5 Key Elements of Employee Fulfillment
- Meaningful Roles
- Team Atmosphere
- Work-Life Balance
- Being Appreciated
- Growth Opportunities
In 2017, the employee resource Glassdoor revealed its findings on the key factors in workplace happiness. Surprisingly, for most job seekers, the prime concern isn’t net pay. Other job aspects carry more weight. Among 615,000 employee reviews, this was the overall consensus.
In the experience of industrial-organizational psychologists, company success hinges on staff fulfillment. Compared to bored and frustrated employees, people who love their jobs are more resourceful, creative, productive, and dedicated. In the long run, job satisfaction slows staff turnover. Here are five criteria present on the average employee wish list.
Related resource: Top 10 Master’s in Industrial-Organizational Psychology Online
1. Meaningful Roles
Generally, job meaning is found in having a favorable impact on people or situations. When employees see positive results from their work, they gain a strong sense of purpose. Some people are most comfortable in assistive roles, contributing to a group effort. Others work best independently. Then, there are natural leaders, gifted in motivating and guiding others.
Vested staff members align themselves with the mission and goals of their employer. Even if workers aren’t especially zealous, they can still find purpose in their roles. For example, they can view their job as a career stepping stone, a chance to hone certain skills.
In some cases, people feel called to a particular vocation. Through this personal connection to work, all tasks have merit, even those that are rather mundane. Additionally, a job can feel worthwhile if it channels a person’s strengths. In this regard, collaborative projects can draw out individual talent. They can also forge camaraderie.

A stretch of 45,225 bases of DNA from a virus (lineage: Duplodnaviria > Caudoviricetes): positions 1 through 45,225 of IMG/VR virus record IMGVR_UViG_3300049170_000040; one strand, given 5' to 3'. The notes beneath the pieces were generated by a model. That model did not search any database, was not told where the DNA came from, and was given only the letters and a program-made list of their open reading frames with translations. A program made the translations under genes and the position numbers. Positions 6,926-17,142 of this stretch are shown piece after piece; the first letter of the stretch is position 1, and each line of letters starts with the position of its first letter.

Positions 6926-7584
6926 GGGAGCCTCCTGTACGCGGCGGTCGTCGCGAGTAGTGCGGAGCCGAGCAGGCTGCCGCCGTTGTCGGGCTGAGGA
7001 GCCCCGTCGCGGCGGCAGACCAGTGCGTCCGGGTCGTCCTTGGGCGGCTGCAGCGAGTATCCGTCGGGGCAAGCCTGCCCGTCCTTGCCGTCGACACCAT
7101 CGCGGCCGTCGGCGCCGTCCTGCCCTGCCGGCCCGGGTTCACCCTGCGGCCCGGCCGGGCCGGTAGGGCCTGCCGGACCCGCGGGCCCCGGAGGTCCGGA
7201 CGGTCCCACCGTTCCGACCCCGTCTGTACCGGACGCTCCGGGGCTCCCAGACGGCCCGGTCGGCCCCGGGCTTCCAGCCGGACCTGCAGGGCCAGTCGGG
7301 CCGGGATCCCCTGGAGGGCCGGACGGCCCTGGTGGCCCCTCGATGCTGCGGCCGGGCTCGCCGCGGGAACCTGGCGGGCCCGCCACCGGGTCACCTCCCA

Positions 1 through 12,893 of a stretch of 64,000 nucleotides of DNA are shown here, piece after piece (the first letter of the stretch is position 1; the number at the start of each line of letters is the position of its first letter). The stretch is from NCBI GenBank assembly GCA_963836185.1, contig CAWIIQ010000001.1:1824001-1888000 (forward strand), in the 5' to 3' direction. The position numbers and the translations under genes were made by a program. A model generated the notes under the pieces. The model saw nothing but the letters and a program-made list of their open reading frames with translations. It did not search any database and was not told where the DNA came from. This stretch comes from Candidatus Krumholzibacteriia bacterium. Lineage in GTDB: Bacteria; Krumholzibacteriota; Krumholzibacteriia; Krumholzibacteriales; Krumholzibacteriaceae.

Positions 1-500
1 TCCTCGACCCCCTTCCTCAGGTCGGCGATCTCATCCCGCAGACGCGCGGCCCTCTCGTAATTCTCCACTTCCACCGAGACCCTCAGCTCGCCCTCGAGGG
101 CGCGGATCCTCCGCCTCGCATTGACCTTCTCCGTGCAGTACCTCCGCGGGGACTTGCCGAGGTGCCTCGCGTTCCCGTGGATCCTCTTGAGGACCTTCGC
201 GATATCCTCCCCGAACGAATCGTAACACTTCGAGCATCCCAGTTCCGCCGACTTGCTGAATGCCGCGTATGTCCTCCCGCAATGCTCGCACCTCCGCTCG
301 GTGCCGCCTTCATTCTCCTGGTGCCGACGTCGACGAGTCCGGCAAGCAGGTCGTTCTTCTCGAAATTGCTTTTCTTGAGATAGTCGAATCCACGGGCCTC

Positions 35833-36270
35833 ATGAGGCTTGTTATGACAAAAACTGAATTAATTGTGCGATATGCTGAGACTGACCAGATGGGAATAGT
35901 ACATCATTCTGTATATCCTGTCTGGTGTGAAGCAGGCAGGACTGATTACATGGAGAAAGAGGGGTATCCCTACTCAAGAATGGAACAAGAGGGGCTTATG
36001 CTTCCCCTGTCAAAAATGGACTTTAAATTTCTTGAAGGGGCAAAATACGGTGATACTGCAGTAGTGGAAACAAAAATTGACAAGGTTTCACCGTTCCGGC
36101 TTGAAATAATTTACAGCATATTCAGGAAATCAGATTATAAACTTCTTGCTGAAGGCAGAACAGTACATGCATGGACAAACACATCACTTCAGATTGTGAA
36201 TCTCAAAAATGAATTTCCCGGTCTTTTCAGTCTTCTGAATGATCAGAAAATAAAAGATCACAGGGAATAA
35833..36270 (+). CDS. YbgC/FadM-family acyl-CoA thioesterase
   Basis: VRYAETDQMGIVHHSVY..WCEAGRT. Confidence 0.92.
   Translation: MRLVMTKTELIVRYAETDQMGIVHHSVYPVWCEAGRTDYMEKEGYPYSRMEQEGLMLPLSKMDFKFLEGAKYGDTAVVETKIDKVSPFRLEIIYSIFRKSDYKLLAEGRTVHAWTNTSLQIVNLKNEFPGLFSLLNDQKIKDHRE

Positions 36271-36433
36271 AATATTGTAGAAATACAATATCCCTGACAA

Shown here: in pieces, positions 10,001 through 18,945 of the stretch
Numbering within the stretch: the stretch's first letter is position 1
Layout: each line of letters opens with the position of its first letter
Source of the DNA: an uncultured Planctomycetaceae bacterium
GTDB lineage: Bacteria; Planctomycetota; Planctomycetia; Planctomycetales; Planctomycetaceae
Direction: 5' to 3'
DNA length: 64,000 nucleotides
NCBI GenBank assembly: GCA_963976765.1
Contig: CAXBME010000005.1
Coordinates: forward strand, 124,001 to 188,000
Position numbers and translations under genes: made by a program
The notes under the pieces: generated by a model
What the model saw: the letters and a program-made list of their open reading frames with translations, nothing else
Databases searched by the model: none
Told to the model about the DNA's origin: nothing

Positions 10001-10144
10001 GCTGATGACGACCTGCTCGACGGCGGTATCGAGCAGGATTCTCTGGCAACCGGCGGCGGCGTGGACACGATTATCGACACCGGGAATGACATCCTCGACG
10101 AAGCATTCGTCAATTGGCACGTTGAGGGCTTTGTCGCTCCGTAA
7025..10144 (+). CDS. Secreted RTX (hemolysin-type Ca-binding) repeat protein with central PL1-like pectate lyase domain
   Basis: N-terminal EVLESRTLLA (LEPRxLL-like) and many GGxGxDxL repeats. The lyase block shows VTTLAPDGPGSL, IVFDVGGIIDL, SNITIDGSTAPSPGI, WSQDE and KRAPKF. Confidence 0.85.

2. Team Atmosphere
In many office settings, employees are isolated in cubicles or behind partitions. With these layouts, ongoing communication is vital for keeping staff connected. Also conducive to teamwork is a policy of transparency. Studies show that when a company openly discloses its business operations, the action implies integrity, earning staff trust.
Supportive relationships create a pleasant work setting, one that invites collaboration. Employees who pool their efforts feel united. Even when a job is steeped in challenges, reciprocation among coworkers eases stress. Plus, solidarity makes employees more efficient and productive.
Ideally, supervisors should be approachable and receptive, intent on maintaining the welfare of their team. When a boss demonstrates this priority, employees are likely to give their all, moved by such devoted leadership.
A team spirit elevates employee morale. If an industrial-organizational psychologist finds motivation lacking, they may suggest fun team-building events, such as scavenger hunts and escape rooms.
3. Work-Life Balance
Overworked staff members are vulnerable to chronic stress. For optimal health, everyone needs time to pursue leisure activities, socialization, and personal interests. A continued pattern of long workdays can render poor digestion, hypertension, nagging aches, depression, severe anxiety, and insomnia. Additionally, burnout makes errors more prevalent.
Employers have numerous ways to promote work-life balance. Gaining popularity are telecommuting, extended maternity leave, and granting plenty of paid time off. In some situations, family emergencies are best handled by a job-protected leave of absence.